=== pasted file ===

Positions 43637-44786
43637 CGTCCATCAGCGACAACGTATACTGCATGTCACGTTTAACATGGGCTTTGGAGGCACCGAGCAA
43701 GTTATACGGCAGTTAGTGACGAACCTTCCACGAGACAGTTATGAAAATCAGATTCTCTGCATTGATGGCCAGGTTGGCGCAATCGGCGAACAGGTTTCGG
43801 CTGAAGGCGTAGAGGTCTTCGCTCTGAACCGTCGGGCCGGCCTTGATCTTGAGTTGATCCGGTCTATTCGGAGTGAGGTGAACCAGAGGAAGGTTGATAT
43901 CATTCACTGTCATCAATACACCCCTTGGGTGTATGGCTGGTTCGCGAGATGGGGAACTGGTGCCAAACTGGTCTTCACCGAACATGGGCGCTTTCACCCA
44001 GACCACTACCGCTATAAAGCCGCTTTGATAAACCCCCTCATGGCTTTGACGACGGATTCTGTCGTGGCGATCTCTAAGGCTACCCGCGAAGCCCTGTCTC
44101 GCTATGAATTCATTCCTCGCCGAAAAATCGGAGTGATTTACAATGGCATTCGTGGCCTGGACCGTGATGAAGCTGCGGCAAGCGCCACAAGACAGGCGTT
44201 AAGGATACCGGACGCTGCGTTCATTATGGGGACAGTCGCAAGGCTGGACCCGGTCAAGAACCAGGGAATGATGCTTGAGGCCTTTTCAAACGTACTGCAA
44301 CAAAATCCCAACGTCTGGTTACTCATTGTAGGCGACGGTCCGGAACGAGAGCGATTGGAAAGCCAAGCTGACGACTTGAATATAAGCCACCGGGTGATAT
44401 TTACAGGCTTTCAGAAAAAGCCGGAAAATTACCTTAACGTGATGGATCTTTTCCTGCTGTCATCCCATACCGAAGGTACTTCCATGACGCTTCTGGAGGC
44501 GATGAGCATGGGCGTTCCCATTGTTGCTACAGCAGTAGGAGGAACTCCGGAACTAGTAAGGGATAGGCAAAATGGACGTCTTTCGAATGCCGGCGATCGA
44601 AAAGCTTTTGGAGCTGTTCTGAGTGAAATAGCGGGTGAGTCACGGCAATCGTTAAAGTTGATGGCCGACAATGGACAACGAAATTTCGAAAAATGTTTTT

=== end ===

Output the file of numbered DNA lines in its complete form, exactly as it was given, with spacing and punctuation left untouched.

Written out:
Positions 43637-44786
43637 CGTCCATCAGCGACAACGTATACTGCATGTCACGTTTAACATGGGCTTTGGAGGCACCGAGCAA
43701 GTTATACGGCAGTTAGTGACGAACCTTCCACGAGACAGTTATGAAAATCAGATTCTCTGCATTGATGGCCAGGTTGGCGCAATCGGCGAACAGGTTTCGG
43801 CTGAAGGCGTAGAGGTCTTCGCTCTGAACCGTCGGGCCGGCCTTGATCTTGAGTTGATCCGGTCTATTCGGAGTGAGGTGAACCAGAGGAAGGTTGATAT
43901 CATTCACTGTCATCAATACACCCCTTGGGTGTATGGCTGGTTCGCGAGATGGGGAACTGGTGCCAAACTGGTCTTCACCGAACATGGGCGCTTTCACCCA
44001 GACCACTACCGCTATAAAGCCGCTTTGATAAACCCCCTCATGGCTTTGACGACGGATTCTGTCGTGGCGATCTCTAAGGCTACCCGCGAAGCCCTGTCTC
44101 GCTATGAATTCATTCCTCGCCGAAAAATCGGAGTGATTTACAATGGCATTCGTGGCCTGGACCGTGATGAAGCTGCGGCAAGCGCCACAAGACAGGCGTT
44201 AAGGATACCGGACGCTGCGTTCATTATGGGGACAGTCGCAAGGCTGGACCCGGTCAAGAACCAGGGAATGATGCTTGAGGCCTTTTCAAACGTACTGCAA
44301 CAAAATCCCAACGTCTGGTTACTCATTGTAGGCGACGGTCCGGAACGAGAGCGATTGGAAAGCCAAGCTGACGACTTGAATATAAGCCACCGGGTGATAT
44401 TTACAGGCTTTCAGAAAAAGCCGGAAAATTACCTTAACGTGATGGATCTTTTCCTGCTGTCATCCCATACCGAAGGTACTTCCATGACGCTTCTGGAGGC
44501 GATGAGCATGGGCGTTCCCATTGTTGCTACAGCAGTAGGAGGAACTCCGGAACTAGTAAGGGATAGGCAAAATGGACGTCTTTCGAATGCCGGCGATCGA
44601 AAAGCTTTTGGAGCTGTTCTGAGTGAAATAGCGGGTGAGTCACGGCAATCGTTAAAGTTGATGGCCGACAATGGACAACGAAATTTCGAAAAATGTTTTT